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chairman. mr. chairman, i want to be clear. we need infrastructure. we need infrastructure bill whether that's roads and bridges, traffic solutions, it's flood protection, it's coastal resilience, it's broadband, it's ports and waterways, airports. i imamin the folks in arkansas and tennessee would tell you what happened on interstate 40 there where the bridge got shut down, that didn't affect republicans and democrats differently. the hurricanes and tropical storms pounding the northeast didn't affect republicans and democrats differently. my friend from colorado, the floods he's experienced didn't parties any differently. it's just something that's needed. i spoke two hours with president biden and vice president harris talking to infrastructure and how we get to a bipartisan bill. talking about our concerns, talking about our priorities and had great discussions. multiple follow-up phone calls with the white house staff. mr. chairman, if you go back and look historically at infrastructure bills dating back to 1991 to the ice tea legislation there, were -- ice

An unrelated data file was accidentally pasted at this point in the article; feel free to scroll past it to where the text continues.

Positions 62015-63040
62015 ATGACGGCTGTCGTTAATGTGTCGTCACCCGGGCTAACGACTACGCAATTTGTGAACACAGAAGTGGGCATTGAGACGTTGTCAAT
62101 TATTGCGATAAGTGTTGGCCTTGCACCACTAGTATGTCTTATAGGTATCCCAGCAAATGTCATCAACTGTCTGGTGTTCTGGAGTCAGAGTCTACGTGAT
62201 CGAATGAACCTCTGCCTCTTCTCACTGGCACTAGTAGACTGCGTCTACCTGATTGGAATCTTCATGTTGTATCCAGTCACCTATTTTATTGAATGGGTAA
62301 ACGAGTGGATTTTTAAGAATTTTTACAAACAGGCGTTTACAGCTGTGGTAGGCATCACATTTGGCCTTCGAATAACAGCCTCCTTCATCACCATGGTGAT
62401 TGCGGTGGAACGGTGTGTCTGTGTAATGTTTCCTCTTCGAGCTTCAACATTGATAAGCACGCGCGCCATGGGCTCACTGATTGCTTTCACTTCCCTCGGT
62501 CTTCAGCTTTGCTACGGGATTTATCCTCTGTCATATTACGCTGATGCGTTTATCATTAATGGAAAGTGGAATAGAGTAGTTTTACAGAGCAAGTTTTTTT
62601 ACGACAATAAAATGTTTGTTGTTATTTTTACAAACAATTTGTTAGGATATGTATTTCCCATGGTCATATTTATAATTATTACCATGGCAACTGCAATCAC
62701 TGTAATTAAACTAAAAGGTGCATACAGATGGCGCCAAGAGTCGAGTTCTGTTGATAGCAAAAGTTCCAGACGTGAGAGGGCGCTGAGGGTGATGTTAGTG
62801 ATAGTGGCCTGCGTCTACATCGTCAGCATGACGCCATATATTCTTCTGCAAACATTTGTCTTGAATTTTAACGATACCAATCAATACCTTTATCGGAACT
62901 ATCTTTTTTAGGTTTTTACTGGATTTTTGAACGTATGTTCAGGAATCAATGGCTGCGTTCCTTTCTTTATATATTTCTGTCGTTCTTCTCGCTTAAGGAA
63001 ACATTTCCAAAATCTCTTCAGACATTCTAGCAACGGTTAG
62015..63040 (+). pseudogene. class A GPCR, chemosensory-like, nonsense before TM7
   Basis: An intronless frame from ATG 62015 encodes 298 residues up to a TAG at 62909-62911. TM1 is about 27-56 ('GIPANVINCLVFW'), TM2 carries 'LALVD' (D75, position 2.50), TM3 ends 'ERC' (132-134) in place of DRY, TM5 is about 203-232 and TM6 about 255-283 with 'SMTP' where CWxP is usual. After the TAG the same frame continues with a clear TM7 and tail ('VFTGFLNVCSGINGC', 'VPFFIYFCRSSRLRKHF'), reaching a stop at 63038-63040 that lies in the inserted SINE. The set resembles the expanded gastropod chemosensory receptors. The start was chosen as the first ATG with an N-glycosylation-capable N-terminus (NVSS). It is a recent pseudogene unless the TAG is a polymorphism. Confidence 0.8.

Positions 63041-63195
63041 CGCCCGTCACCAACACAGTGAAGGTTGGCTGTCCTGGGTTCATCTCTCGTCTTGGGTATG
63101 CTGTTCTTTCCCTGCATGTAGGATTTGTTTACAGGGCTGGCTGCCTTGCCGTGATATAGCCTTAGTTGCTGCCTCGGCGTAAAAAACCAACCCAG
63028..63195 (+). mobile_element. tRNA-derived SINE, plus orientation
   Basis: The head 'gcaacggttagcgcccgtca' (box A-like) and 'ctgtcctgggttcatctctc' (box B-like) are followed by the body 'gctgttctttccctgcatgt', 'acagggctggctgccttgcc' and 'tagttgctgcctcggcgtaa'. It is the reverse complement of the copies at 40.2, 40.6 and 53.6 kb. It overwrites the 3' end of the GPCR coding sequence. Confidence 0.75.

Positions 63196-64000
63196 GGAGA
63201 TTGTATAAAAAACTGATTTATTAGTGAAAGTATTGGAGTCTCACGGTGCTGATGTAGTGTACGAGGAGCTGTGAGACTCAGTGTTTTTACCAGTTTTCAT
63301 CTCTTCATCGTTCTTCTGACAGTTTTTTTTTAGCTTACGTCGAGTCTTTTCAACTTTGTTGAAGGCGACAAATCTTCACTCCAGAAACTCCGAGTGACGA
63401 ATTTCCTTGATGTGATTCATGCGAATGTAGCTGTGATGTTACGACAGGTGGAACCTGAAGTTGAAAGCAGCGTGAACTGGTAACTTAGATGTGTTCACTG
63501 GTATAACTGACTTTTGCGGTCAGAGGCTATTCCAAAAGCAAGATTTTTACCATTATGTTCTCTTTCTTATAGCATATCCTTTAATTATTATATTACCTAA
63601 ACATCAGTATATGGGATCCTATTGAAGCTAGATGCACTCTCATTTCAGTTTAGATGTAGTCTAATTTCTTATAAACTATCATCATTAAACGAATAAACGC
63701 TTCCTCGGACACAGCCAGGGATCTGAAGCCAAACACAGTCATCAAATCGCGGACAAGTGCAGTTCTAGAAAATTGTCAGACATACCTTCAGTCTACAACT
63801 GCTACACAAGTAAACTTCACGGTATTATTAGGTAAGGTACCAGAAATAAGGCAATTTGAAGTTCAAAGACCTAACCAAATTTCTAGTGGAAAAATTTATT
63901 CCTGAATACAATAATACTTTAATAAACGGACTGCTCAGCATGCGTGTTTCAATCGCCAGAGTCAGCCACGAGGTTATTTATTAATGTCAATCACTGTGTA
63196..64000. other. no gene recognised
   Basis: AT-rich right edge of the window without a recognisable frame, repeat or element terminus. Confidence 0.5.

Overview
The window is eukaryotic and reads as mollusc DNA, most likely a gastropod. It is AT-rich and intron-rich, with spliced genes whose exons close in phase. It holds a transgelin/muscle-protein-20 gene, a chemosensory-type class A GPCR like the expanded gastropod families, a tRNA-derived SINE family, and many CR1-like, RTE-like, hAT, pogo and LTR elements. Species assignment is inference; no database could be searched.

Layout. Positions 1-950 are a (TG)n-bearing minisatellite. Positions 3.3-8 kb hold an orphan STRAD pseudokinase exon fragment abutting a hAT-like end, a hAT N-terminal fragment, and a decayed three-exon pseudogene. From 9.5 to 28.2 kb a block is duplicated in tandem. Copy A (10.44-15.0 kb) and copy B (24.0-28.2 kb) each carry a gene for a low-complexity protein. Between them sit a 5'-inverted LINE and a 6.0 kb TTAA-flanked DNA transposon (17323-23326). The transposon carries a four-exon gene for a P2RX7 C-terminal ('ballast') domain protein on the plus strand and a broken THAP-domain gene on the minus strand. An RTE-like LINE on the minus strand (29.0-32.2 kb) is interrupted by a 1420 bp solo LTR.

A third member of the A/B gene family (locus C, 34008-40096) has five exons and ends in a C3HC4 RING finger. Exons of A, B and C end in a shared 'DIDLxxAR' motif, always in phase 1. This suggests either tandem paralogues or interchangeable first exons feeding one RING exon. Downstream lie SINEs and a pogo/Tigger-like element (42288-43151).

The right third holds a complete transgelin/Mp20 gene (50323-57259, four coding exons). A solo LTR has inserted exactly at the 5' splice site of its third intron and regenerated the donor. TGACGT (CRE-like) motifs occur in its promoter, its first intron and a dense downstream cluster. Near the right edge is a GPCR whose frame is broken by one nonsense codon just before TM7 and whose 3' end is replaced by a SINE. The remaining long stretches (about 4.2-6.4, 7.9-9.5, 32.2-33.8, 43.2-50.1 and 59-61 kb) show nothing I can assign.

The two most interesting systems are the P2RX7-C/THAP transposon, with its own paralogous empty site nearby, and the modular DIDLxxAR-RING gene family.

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tea situation. t 21 in 19981, 337 yes votes and 80 no votes. in 19 -- 2005 the safetea-lu bill, 417 yes votes. only 9 voted in opposition. only 9. map-21 in 2012, 293 i votes, 127 no. i want to be clear. this was when chairman defazio was in the minority, he voted yes. the fast act in 2015, 372 aye votes to only 54 no votes. this house process that speaker pelosi designed was a failure from the beginning. they abandoned the bipartisanship approach that has been so successful over decades and decades. let me be clear. i serve on the transportation committee. i have watched these markups go on for decades. and this process was unlike any i had ever seen.